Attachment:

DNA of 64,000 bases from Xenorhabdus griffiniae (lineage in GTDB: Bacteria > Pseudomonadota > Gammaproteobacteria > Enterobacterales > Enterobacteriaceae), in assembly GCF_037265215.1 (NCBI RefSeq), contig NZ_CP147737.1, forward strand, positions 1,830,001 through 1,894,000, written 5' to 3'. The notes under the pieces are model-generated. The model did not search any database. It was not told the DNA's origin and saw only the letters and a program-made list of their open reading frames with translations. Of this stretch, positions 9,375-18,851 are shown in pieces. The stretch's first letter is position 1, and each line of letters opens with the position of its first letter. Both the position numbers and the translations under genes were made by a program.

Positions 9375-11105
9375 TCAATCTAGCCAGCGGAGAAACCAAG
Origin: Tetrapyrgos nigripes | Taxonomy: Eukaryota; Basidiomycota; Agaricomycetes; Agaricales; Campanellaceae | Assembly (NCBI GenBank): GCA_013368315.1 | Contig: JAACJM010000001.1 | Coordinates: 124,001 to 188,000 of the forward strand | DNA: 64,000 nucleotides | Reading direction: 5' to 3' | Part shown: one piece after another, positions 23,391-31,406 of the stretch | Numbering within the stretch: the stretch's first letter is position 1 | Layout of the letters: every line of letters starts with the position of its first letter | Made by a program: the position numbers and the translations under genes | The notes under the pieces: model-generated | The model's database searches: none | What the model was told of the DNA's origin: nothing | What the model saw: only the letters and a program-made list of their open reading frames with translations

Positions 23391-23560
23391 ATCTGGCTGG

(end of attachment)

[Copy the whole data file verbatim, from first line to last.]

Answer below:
DNA of 64,000 bases from Xenorhabdus griffiniae (lineage in GTDB: Bacteria > Pseudomonadota > Gammaproteobacteria > Enterobacterales > Enterobacteriaceae), in assembly GCF_037265215.1 (NCBI RefSeq), contig NZ_CP147737.1, forward strand, positions 1,830,001 through 1,894,000, written 5' to 3'. The notes under the pieces are model-generated. The model did not search any database. It was not told the DNA's origin and saw only the letters and a program-made list of their open reading frames with translations. Of this stretch, positions 9,375-18,851 are shown in pieces. The stretch's first letter is position 1, and each line of letters opens with the position of its first letter. Both the position numbers and the translations under genes were made by a program.

Positions 9375-11105
9375 TCAATCTAGCCAGCGGAGAAACCAAG
Origin: Tetrapyrgos nigripes | Taxonomy: Eukaryota; Basidiomycota; Agaricomycetes; Agaricales; Campanellaceae | Assembly (NCBI GenBank): GCA_013368315.1 | Contig: JAACJM010000001.1 | Coordinates: 124,001 to 188,000 of the forward strand | DNA: 64,000 nucleotides | Reading direction: 5' to 3' | Part shown: one piece after another, positions 23,391-31,406 of the stretch | Numbering within the stretch: the stretch's first letter is position 1 | Layout of the letters: every line of letters starts with the position of its first letter | Made by a program: the position numbers and the translations under genes | The notes under the pieces: model-generated | The model's database searches: none | What the model was told of the DNA's origin: nothing | What the model saw: only the letters and a program-made list of their open reading frames with translations

Positions 23391-23560
23391 ATCTGGCTGG